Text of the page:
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    32-40 can be formed with simple 30-30 brass.

     
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  9. MEHavey

    MEHavey Member

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    38-55... and don't look back.
    ;)
     
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  10. David Hoback

    David Hoback member

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    Yeah.. 38-55 is easier. Plenty of formed brass, or can also be formed from 30-30. And even loaded ammunition from Buffalo Bore.
     
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  11. 25-20 WCF

    25-20 WCF Member

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    The OP may find these links helpful. If he wants a shooter, he needs to look at the bores or each rifle with a bright light at least, a bore scope would be good or have a decent gunsmith do it. The .38-55 sounds pretty rough on the outside, but it’s the inside that counts. I’ve reloaded for both, the .38-55 is my personal favorite but the .32-40 was overall a bit easier to load for. In a good firearm both can be quite accurate - by hunting standards anyway.

    https://www.rifleshootermag.com/editorial/ammunition_rs_3855winchester_200811/84300

    https://www.handloadermagazine.com/old-bottle-new-wine


    .
     
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  12. Thomasss

    Thomasss Member

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    The .32-40 pricing seems a better value because it is only showing normal wear. The .32-40 cartridge is originally known as .32-40 Ballard, though Winchester made their own version slightly more powerful later on. The .32-40 is known for extreme accuracy, and has a variety of bullet sizes from which to choose over the 38-55. Both cartridges are used in Cowboy Action competition.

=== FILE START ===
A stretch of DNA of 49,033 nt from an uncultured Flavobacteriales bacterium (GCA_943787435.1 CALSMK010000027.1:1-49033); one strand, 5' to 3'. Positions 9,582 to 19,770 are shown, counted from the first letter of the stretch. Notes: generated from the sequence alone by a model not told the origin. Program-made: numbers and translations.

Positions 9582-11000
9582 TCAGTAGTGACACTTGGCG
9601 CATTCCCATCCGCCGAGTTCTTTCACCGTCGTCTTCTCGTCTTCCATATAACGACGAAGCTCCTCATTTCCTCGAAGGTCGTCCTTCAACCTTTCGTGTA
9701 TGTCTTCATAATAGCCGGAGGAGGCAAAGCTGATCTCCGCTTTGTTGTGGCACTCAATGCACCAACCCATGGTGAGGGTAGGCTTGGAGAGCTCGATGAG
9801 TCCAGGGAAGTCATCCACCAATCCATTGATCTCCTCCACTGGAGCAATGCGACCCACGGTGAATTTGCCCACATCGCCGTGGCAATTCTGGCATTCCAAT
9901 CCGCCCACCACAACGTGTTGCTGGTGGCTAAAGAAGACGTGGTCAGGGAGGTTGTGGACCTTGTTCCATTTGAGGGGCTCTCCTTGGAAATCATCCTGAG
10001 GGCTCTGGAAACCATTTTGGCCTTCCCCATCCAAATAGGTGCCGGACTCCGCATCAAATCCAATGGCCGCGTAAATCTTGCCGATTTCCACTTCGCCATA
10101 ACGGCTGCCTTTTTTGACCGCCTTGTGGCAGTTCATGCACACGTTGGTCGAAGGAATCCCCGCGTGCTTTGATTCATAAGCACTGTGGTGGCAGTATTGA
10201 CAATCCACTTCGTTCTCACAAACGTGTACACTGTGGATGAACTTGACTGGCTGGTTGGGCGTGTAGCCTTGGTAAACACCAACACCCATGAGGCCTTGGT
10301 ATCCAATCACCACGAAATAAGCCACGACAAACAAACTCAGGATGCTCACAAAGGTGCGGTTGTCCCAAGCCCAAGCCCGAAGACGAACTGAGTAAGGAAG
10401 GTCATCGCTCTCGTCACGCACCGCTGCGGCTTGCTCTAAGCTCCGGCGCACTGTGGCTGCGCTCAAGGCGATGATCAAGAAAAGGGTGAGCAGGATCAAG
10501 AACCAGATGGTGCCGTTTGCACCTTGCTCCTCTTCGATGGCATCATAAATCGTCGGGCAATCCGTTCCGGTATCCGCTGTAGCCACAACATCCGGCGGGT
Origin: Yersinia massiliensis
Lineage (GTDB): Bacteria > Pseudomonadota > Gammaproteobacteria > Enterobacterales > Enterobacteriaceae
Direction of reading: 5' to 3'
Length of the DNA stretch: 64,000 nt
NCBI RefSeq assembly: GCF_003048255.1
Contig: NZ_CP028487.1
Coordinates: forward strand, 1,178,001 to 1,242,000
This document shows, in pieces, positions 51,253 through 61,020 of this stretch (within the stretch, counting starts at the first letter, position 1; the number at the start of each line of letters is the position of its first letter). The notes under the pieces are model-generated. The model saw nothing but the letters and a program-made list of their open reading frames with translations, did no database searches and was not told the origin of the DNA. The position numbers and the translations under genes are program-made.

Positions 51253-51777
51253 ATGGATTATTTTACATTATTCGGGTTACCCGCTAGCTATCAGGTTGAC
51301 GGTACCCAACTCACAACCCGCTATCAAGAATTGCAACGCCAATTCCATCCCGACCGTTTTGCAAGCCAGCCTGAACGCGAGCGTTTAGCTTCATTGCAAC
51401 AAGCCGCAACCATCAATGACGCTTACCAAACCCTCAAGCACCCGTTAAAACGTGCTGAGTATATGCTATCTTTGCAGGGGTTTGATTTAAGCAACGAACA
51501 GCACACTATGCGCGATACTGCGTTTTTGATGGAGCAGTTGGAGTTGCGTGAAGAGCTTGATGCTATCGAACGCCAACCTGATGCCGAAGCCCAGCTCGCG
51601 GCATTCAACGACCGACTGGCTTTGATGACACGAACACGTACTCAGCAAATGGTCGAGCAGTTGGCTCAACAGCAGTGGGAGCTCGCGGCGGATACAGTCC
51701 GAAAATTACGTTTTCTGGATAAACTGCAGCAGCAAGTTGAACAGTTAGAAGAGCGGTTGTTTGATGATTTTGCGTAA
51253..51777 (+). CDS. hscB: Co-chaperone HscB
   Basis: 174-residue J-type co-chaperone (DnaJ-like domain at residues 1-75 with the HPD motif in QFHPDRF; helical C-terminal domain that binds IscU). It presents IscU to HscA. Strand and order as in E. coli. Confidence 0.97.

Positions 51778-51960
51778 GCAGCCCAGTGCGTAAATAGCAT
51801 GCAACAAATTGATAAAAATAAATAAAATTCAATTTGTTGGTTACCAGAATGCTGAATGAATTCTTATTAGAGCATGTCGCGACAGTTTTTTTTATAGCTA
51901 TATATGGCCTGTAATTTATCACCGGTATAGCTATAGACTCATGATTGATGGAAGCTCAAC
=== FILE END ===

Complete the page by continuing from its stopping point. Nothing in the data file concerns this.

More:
The real issue is 100 year old rifles don't handle the same pressure as newer guns in the same caliber. And either gun should be hand loaded to safe 1900 pressures.
     
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  13. Gordon
    • Contributing Member

    Gordon Contributing Member

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    Take the better condition 32-40 rifle .The .32-40 is a great cartridge and you make it out of 3030 by annealing and running the 30-30 in ..32-40 does. There are surprisingly quite a few commemorative Winchester John Wayne 32-40 boxes of ammo around
     
  14. Frulk

    Frulk Member

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    $2800 seems a high appraisal for the worn one. Who did it? Not that it matters if you get to pick one for free (that’s how I’m understanding it)

    Both calibers bring a 20% premium. A 100% graded 1899A gun will bring $1,300 per the Gun Blue Book.

    Savage introduced the B,C,D and F and they bring different values. Would need more specifics to give you an estimate.

    Add 100% of the value if stock is fancy checkered deluxe grade wood or 30% for checkered plain grade wood.

    These values are for standard 99’s. Less than a thousand came engraved and can run from $2,500 to $75K and will need to be appraised individually by a competent appraiser.

    Rifles under SN 90K should be inspected for cracking at rear left corner of receiver.